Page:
Last month, the Consumer Financial Protection Bureau (CFPB) proposed rulemaking that would prohibit banks and certain other companies from including arbitration clauses in new contracts that prevent consumers of financial services from filing or taking part in class action litigation.
Earlier today, the Department of Labor along with federal procurement agencies released what we believe to be terrific new rules that flesh out—and give teeth to—the “Fair Pay and Safe Workplaces” Executive Order signed by the President last July. (Executive
Yesterday, the New York Times published an interesting article regarding discount brokerage firm Charles Schwab & Company’s attempt to lessen (if not effectively eliminate) its exposure to liability for widespread investment related abuses. More specifically, in 2011, Schwab added a
In In re Abbott Labs., Inc, 2012 U.S. App. LEXIS 21387 (7th Cir. Oct. 16, 2012), the Seventh Circuit recently held that, by moving to consolidate numerous state court product liability cases under Illinois Supreme Court Rule 384, the plaintiff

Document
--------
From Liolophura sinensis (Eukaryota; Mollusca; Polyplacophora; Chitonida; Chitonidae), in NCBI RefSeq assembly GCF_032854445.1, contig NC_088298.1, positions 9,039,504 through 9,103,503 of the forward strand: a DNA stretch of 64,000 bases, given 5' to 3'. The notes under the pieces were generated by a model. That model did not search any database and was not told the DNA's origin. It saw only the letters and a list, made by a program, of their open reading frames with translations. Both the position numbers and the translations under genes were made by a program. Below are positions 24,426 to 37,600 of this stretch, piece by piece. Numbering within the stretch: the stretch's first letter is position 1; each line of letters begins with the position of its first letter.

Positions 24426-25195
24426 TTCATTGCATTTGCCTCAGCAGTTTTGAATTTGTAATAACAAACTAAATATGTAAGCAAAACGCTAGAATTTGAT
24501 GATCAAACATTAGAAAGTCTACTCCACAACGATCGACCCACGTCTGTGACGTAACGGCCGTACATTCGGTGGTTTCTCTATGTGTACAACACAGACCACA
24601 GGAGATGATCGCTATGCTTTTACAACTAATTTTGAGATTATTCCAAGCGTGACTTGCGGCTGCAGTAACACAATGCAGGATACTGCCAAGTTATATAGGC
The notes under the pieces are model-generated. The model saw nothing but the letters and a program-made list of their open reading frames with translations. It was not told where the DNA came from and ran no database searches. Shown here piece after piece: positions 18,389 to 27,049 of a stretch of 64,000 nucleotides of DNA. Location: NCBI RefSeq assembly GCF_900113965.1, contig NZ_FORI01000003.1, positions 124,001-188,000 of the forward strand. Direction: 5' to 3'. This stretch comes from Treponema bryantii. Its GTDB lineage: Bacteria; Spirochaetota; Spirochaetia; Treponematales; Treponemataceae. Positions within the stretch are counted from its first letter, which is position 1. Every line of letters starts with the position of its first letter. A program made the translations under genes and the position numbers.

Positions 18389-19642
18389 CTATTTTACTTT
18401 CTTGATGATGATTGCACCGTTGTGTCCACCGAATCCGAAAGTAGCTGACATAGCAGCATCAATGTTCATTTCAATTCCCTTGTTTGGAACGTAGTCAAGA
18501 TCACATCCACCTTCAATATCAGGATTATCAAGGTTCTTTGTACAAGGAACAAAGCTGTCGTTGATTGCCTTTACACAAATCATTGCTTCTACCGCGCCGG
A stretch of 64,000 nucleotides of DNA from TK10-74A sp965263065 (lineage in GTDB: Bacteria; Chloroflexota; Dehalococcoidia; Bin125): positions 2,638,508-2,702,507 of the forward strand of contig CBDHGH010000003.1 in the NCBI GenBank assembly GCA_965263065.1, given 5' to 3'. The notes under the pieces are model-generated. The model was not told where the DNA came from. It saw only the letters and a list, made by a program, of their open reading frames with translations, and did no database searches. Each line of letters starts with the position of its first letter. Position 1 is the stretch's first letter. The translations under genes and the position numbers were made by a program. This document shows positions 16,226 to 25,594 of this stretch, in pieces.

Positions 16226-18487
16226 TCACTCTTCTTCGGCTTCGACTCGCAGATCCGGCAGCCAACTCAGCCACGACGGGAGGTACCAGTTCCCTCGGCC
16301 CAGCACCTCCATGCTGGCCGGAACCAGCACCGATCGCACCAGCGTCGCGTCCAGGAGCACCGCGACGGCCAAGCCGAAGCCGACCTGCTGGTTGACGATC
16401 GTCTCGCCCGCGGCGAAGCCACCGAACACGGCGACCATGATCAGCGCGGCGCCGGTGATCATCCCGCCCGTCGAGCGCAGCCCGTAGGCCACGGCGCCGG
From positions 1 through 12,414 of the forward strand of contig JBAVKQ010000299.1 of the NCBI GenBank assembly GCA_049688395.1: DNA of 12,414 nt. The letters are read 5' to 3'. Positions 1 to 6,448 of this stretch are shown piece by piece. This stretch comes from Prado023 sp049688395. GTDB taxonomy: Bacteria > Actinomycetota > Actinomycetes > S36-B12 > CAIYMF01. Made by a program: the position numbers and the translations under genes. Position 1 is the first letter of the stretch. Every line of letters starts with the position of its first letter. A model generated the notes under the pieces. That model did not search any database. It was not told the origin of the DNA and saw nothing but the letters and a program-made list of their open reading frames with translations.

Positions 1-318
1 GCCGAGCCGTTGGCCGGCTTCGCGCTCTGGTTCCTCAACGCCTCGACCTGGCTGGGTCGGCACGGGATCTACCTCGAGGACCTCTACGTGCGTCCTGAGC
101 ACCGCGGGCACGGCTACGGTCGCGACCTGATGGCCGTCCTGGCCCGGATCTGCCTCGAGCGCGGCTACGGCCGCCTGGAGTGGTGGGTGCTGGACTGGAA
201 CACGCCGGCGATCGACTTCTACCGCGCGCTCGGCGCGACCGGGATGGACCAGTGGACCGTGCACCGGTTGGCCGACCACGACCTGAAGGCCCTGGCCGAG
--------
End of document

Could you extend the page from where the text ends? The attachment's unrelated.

On January 24, 2012 a new U.S. Department of Transportation rule took effect requiring airline carriers to include all mandatory taxes and fees in their fares upfront. Under this new regulation, airlines cannot continue to advertise bargain basement ticket prices,
In Williams v. BASF Catalyst, LLC, Case No. 2:11-cv-01754-SRC-MAS (D.N.J.) BASF Catalyst LLC (“BASF”) and its corporate law firm, Cahill Gordon Reindell, LLP (“CGR”) recently asked a New Jersey federal court to dismiss charges that they allegedly lied to asbestos
Earlier this year, the California Supreme Court ruled that police officers may conduct warrantless searches of cell phones and other mobile electronic devices found on the person of someone who has been lawfully arrested. The opinion, People v. Diaz, 51
After last year’s controversial Citizens United v. Federal Election Commission campaign-finance ruling, which treated corporations like people under the First Amendment in lifting restrictions on corporate campaign expenditures, it appeared that the Supreme Court had forever distorted the distinction between